By Omer Esiner of TravelexThe dollar firmed against most of its major rivals overnight as continued concerns about Greece's debt crisis weighed on the euro and undermined investors' appetite for risk. Wrangling among eurozone officials continues to highlight the lack of cohesion within the bloc and raises the risk that policymakers will not be able to reach an internal solution to Greece's debt woes at this week's summit of EU leaders. Such a scenario could result in Athens seeking assistance from the IMF. Uncertainty ahead of the summit, scheduled for Thursday and Friday, has kept the single currency under pressure and dampened some demand for riskier assets like commodities and emerging market currencies. Sterling resumed its decline overnight after consumer inflation data undershot market expectations. The data suggested that inflation in the U.K. may have peaked over the near term and brought back into the spotlight the long list of headwinds facing Britain's economy and the pound. EUR: The euro fell back toward a three-week low against the greenback and a 30-month trough against the Canadian dollar, broadly undermined by uncertainty ahead of this week's summit of EU leaders. German Chancellor Angela Merkel, who faces intense domestic opposition to any assistance to Greece, continues to say that a bailout for Athens is not even to be a topic of discussion at the summit. Merkel faces an election later this year. Her position prompted European Commission President Manuel Barroso, to call on her to "rise above domestic politics" to avoid risking more damage to the euro. Greek officials meanwhile, continue to threaten to seek IMF assistance if an internal eurozone resolution is not reached this week. All the bickering has highlighted the lack of cohesion within the bloc and has raised questions about the viability of a monetary union without political unity. Investors have pushed the single currency roughly 10% lower against the dollar in 2010 and are likely to continue to penalize the euro in coming months. Even in the unlikely event that Europe's debt issues fade, the fiscal tightening needed to get budget deficits down will undermine already weak growth and keep the ECB sidelined longer than other major central banks.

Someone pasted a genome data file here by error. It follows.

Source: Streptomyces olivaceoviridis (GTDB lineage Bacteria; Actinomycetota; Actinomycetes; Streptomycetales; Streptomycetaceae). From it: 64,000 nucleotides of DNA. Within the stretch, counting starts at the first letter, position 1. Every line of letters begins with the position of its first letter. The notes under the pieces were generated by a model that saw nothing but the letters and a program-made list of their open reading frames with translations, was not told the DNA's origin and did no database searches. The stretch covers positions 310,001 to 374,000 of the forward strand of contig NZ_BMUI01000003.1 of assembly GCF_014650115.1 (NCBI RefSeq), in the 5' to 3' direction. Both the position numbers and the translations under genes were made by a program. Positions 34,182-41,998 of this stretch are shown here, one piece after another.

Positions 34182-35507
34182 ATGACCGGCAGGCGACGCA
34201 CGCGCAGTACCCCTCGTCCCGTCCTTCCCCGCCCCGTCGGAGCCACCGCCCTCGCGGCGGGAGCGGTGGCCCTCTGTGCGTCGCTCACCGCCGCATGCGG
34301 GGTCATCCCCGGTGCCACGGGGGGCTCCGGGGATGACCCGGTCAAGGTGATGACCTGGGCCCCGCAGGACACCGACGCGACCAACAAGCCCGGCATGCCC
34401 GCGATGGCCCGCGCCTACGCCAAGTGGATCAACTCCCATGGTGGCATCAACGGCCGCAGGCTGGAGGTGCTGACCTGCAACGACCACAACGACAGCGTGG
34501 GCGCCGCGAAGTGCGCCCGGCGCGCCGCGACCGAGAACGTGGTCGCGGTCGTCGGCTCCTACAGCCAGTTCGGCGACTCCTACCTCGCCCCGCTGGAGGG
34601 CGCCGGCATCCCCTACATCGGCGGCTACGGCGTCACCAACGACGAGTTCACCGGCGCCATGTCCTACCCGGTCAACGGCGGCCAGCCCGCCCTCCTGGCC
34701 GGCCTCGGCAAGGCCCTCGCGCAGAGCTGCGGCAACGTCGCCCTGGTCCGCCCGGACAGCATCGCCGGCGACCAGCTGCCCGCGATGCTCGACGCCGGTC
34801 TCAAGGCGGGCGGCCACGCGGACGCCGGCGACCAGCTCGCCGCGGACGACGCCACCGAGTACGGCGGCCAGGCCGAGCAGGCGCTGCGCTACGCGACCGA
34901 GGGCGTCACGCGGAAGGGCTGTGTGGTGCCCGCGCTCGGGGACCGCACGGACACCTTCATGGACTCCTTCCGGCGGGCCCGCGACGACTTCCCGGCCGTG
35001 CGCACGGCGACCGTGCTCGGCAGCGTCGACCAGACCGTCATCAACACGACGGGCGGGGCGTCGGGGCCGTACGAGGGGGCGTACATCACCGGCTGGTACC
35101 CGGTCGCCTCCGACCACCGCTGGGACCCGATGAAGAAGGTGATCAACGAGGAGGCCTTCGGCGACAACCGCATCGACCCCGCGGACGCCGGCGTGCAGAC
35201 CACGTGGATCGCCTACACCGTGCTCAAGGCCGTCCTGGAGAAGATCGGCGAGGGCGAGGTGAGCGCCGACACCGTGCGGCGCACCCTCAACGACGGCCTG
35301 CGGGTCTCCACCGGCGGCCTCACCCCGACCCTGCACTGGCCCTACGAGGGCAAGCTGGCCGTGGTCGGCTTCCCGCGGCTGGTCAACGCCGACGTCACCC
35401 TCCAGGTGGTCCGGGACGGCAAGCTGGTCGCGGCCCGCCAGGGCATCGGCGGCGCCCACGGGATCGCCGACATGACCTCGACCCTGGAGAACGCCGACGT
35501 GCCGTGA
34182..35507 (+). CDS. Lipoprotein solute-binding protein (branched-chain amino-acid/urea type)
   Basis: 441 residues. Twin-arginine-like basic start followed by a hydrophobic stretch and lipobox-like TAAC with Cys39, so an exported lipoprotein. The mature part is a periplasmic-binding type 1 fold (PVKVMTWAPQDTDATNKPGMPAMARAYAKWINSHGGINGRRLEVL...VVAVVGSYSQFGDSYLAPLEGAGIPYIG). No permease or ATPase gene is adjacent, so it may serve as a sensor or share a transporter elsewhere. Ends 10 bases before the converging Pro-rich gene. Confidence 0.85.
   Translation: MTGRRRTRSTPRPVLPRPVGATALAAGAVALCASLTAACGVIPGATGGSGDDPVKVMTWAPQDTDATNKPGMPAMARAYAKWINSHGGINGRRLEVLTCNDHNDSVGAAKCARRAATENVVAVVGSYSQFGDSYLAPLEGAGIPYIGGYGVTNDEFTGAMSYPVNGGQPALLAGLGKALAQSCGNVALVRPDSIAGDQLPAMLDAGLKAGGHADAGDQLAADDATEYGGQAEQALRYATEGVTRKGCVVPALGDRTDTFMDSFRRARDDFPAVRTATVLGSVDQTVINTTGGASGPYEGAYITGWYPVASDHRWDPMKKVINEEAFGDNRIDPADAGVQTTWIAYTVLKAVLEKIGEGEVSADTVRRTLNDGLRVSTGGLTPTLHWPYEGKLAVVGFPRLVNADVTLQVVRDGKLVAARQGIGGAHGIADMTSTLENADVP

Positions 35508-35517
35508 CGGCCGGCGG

GBP: The pound resumed its declines against most of its major rivals after enjoying a short-lived rally yesterday. Investors had pushed the pound broadly lower over recent sessions, only to square their positions yesterday ahead of key inflation data released overnight. Data showed that British consumer prices rose by 0.4% month over month in February, just under the 0.5% forecast. Year over year, CPI fell from 3.5% to 3.0% last month, cooler than the 3.1% forecast. The steep drop in yearly inflation suggests that prices may have peaked over the near term. Recent readings of year-over-year CPI have been exaggerated by very low baseline effects and one-off items like the rise in the U.K.'s VAT tax. A drop in CPI highlights the fact that the Bank of England is under little pressure to begin raising lending rates. Separate data showed a healthy rise in mortgage approvals and mortgage lending in February. Sterling should continue to suffer from its weak economic recovery and from mounting uncertainty ahead of a general election later this year. CAD: Canadian leading indicators rose by 0.8% month over month in February, exactly in line with market expectations. Steep improvement in sectors like manufacturing and housing pushed the overall value of leading indicators higher last month and continue to drive the rebound in Canada's broader economy. The loonie, while off of a 20-month peak against the dollar, remains near the higher end of its ranges, benefiting from domestic economic strength, which may push the Bank of Canada to normalize rates sooner than previously expected. The nation's exposure to improving U.S. demand and the relative health of Ottawa's fiscal balance sheet have also helped push the loonie higher across the board.